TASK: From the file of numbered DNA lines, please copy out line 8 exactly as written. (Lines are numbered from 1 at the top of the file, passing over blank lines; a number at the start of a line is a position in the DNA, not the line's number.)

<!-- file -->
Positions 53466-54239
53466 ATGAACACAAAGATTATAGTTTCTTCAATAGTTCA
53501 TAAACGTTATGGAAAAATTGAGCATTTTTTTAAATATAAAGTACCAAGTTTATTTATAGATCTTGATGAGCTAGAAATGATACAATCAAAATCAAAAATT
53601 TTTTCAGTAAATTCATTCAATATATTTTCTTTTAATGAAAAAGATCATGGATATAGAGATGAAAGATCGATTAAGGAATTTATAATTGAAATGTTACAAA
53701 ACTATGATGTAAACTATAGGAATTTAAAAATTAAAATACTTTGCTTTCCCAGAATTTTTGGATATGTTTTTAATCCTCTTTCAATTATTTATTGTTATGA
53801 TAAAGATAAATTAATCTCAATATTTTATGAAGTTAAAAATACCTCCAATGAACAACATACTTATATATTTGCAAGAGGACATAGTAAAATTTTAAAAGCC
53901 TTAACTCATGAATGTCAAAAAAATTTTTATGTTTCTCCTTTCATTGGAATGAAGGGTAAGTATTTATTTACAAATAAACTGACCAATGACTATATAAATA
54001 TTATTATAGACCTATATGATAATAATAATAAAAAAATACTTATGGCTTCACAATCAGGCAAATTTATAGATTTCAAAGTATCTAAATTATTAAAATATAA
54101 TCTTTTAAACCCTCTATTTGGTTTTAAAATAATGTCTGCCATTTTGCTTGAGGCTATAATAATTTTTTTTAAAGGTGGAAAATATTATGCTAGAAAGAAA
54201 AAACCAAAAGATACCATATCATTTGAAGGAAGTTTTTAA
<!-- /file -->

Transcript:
54001 TTATTATAGACCTATATGATAATAATAATAAAAAAATACTTATGGCTTCACAATCAGGCAAATTTATAGATTTCAAAGTATCTAAATTATTAAAATATAA